Many exhibitors forget to give themselves goals, which means they have nothing to use as a tool to determine if exhibiting was worthwhile. Without setting goals before the event, you will not be able to measure the success of the stand, and figure out properly whether or not you should re-book for the next event.
Sitting down before you exhibit at an exhibition to set your goals is good practice, and we encourage all exhibitors to do it.
Start by deciding on why you have chosen to exhibit in the first place. What was the driving force behind the decision to exhibit? Perhaps you’re looking at generating enquiries, raise brand awareness or collect a certain amount of business cards to add to your company database… it doesn’t really matter what your own goal is, but make sure you’re aware of the reason you booked initially.
Then you need to make your goal smart. You need to make sure your goal is specific, measurable, achievable and realistic, and can be achieved within the amount of time you have.
For example, if your goal is to generate enquiries, to make it specific your goal should read something along the lines of… ‘To generate five enquiries for our online cloud service on the day of the exhibition’. This is specific because we’ve determined how many enquiries we want to generate and what type of enquiry we want.
The next step is to check that the goal can be measured. We know it can be measured easily because at the event you can record who is interested simply by using a notepad and pen. It really is as easy as that. And of course, we can count to make sure the target of five enquiries was achieved.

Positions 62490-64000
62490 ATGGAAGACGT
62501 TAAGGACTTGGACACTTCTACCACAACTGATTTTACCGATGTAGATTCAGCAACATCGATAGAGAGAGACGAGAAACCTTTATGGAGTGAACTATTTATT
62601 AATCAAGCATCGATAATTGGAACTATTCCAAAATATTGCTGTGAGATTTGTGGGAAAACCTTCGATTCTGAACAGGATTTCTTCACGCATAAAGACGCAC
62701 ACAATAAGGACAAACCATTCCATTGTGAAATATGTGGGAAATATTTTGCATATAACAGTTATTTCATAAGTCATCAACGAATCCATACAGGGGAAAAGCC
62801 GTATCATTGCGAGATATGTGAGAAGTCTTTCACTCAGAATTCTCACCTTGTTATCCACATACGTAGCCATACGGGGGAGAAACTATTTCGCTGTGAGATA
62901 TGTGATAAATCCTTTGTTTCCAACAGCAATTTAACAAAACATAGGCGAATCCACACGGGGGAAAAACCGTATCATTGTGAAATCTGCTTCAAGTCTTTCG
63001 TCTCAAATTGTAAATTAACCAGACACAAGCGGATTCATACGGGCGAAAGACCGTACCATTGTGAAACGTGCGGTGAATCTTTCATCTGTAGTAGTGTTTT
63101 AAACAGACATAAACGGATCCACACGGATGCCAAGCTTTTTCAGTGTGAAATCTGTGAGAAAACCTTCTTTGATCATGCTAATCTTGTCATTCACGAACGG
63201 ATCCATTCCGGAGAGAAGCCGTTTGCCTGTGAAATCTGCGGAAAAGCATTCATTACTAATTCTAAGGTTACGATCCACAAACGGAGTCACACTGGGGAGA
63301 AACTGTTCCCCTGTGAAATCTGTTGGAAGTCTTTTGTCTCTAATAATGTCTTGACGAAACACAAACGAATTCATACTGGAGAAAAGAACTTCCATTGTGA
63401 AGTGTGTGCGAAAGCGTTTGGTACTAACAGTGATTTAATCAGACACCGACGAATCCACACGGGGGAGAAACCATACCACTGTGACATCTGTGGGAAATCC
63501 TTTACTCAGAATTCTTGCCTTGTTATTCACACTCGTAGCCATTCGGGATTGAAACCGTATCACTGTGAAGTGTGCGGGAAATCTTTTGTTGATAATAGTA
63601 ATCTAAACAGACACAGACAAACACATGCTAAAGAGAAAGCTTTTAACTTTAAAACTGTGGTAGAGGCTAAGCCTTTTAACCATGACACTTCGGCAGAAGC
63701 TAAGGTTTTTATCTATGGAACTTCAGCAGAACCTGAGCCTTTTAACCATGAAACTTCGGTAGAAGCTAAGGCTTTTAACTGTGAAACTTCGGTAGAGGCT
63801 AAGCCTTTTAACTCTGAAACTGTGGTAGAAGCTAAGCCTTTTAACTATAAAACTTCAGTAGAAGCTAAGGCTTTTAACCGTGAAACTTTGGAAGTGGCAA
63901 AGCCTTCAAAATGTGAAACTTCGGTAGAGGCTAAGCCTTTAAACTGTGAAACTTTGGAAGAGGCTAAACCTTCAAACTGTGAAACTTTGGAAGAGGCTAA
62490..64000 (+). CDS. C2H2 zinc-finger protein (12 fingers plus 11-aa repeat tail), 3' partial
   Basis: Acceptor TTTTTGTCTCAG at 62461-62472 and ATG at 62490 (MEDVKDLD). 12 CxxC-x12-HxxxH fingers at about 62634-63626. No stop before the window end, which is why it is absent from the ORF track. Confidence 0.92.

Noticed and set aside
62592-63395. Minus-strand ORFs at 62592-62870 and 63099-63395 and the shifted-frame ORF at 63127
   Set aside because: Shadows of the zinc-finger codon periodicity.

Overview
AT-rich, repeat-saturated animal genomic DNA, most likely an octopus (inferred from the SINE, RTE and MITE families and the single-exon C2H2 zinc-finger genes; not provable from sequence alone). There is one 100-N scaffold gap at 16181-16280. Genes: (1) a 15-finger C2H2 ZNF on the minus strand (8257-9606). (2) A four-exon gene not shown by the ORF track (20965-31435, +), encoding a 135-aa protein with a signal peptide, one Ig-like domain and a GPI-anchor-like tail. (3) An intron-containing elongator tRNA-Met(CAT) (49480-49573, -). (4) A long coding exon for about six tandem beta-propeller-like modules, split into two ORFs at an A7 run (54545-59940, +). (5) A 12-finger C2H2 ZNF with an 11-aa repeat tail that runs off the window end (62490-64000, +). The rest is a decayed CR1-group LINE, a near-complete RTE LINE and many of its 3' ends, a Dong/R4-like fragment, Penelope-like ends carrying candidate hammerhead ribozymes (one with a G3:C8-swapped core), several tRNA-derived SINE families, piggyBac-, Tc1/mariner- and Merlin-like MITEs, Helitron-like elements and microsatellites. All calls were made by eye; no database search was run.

The final three elements is to ensure your goal is achievable and realistic. If you’re exhibiting at one of our events, for instance, and you’re exhibiting as part of a small team, you’d easily be able to generate five enquiries if you’re working your stand properly! Talk to the organisers of the event you’re exhibiting at beforehand to make sure your goal can be achieved.
You also need to make sure that you can achieve your goal in the time frame given. You may wish to change the time element in your goal so that you give yourself enough time. Don’t limit your goal to expire on the day of the event though, as most business actually happens after the event has finished.
By setting yourself a goal, you’ll be able to see if the event helped you achieve that. If you managed to secure those five enquiries for the online cloud service, for example, you’d recognise that exhibiting worked and you’d be more confident in re-booking for the next events.
Many people don’t see a return from their investment in a stand at a business show, simply because they didn’t really understand what they were working towards. With a clear and smart goal, you can make sure everything you do at the event is working towards achieving your goals and objectives.